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Global Youth Summit Against Violent Extremism

On September 28, 2015, the Counter Extremism Project (CEP) co-hosted the Global Youth Summit Against Violent Extremism in New York City with support from the White House and U.S. State Department. The Summit brought together 100 youth activists, government officials, and private sector experts from dozens of countries, including Afghanistan, Australia, Egypt, Iraq, Kenya, Nigeria, and Pakistan to engage over new ideas on how to best build resilience against extremism. The Summit included a Youth CVE Marketplace to showcase innovative CVE work being done by young people around the world as well as the announcement of the Global Youth Action Agenda to Prevent Violent Extremism and Promote Peace, which was presented to President Obama at the U.N. Leaders’ Summit on Countering ISIL and Violent Extremism on September 29. Microsoft and Facebook also led breakout discussions on improving youth employment prospects and using technology to counter online radicalization. The Summit’s success reflects a key CEP goal—the recognition that youth, with government and private sector support, must play an important role in responding to the growing threat of extremism.


Europe 19-26/11/2017

RJ WEEK 2017

The International RESTORATIVE JUSTICE WEEK (#RJWeek) will take place all over Europe and beyond in the week between 19-26 November 2017. As usual, the theme of this #RJWeek is INSPIRING INNOVATION.


‘International Day to End Impunity for Crimes against Journalists’ (IDEI).

The United Nations General Assembly adopted Resolution A/RES/68/163 at its 68th session in 2013 which proclaimed 2 November as the ‘International Day to End Impunity for Crimes against Journalists’ (IDEI). The Resolution urged Member States to implement definite measures countering the present culture of impunity. The date was chosen in commemoration of the assassination of two French journalists in Mali on 2 November 2013.

This landmark resolution condemns all attacks and violence against journalists and media workers. It also urges Member States to do their utmost to prevent violence against journalists and media workers, to ensure accountability, bring to justice perpetrators of crimes against journalists and media workers, and ensure that victims have access to appropriate remedies. It further calls upon States to promote a safe and enabling environment for journalists to perform their work independently and without undue interference.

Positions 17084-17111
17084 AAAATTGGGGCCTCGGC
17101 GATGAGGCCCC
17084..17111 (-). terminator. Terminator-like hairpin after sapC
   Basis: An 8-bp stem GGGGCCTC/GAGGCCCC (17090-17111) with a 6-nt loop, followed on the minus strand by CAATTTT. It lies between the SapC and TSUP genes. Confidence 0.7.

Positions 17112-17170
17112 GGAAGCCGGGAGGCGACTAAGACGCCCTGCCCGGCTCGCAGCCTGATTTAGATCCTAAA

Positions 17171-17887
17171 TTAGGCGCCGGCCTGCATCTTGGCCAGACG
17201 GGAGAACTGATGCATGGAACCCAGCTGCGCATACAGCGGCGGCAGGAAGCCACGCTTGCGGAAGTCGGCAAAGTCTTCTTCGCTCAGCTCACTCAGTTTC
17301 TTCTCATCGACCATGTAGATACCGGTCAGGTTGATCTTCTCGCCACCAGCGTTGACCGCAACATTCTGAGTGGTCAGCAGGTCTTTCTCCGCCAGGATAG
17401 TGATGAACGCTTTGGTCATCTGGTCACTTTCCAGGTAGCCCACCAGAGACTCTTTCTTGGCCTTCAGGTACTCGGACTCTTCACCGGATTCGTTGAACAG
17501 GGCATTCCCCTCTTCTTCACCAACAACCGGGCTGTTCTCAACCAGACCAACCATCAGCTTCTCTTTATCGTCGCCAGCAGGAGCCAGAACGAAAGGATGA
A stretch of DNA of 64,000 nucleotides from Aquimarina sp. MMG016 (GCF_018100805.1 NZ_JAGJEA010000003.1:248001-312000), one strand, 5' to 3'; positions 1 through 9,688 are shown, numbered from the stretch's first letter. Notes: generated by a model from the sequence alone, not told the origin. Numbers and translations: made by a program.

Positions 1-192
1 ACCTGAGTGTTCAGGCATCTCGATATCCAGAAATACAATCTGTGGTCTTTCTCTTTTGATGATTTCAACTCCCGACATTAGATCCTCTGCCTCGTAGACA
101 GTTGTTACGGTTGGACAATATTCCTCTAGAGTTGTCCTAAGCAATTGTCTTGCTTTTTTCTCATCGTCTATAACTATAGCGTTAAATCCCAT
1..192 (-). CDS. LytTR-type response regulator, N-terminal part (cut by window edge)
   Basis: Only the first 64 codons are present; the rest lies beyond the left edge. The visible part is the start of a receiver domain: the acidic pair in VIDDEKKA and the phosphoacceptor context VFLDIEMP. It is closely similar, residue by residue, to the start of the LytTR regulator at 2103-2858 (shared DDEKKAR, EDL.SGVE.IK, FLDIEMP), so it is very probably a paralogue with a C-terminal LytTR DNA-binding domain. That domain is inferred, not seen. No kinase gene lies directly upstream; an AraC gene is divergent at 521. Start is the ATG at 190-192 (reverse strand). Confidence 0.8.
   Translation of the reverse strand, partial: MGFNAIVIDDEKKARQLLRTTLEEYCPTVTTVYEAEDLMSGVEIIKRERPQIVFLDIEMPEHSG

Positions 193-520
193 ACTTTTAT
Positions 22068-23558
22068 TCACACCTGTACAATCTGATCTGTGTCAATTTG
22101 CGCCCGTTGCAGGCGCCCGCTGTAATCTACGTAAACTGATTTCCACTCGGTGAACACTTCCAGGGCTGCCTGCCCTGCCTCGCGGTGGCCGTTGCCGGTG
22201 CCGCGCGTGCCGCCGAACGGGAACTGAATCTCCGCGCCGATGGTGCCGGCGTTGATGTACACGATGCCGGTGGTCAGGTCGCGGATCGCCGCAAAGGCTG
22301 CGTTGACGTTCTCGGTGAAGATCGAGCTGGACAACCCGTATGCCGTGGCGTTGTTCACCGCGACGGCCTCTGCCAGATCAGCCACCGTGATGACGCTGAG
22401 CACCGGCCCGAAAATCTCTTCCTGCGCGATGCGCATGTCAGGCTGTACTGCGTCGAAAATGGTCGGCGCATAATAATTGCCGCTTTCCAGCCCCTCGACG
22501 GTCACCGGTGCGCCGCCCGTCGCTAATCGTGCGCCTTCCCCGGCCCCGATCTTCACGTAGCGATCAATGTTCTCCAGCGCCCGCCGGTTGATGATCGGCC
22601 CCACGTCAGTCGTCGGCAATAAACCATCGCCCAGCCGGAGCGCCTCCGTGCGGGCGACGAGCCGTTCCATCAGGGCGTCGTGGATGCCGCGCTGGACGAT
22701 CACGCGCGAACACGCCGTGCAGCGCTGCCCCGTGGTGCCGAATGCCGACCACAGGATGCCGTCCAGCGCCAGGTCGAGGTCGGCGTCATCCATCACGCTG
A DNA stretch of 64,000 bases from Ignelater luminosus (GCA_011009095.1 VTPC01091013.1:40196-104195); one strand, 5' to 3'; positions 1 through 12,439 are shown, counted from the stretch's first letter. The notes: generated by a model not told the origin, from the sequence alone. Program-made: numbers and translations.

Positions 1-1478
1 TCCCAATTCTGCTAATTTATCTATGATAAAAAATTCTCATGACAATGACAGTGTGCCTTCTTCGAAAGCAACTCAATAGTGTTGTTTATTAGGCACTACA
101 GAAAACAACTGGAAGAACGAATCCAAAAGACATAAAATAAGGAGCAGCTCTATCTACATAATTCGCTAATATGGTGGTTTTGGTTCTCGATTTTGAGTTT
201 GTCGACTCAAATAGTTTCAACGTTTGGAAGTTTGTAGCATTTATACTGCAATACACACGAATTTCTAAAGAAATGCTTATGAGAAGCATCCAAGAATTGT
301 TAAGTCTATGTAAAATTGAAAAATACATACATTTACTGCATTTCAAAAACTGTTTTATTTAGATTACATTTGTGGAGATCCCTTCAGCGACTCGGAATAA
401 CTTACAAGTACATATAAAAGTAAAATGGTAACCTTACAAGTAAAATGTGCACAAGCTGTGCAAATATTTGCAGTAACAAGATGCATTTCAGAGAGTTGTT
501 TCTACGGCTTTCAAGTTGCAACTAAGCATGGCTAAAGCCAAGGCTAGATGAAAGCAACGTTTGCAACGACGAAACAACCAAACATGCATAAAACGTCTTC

The focus on impunity of this resolution stems from the worrying situation that over the past decade, more than 700 journalists have been killed for bringing news and information to the public.

In 2012 alone, the UNESCO Director-General condemned the killing of 123 journalists, media workers, and social media producers of public interest journalism. In 2013, the figure decreased slightly to 91, but still represented the second deadliest year for journalists.

Irvin Waller: Smarter Crime Control: A Guide to a Safer Future for Citizens, Communities, and Politicians

Smarter Crime Control shows how to cut rates of murder, violence against women, traffic fatalities, and drug overdoses by 50%. It is a guide for citizens to understand the potential for safer communities at less cost to taxpayers. It explains the latest science to politicians so that they can choose to reduce violence and save taxes. In the United States, they would avoid $300 billion in harm to victims, while saving taxpayers $100 billion a year.

Specific chapters focus on how to retool policing and improve corrections so that they will stop crime and reduce re-offending. It calls for courts that prevent crime by solving problems. It uses an accumulation of scientific knowledge to show where to reinvest in families and youth in problem places to avoid chronic offending and violence on the streets. It points to actions to stop intimate and sexual violence against women. It shows how to cut the high number of victims of traffic crashes. It demonstrates fiscally responsible ways to achieve these milestones in community safety.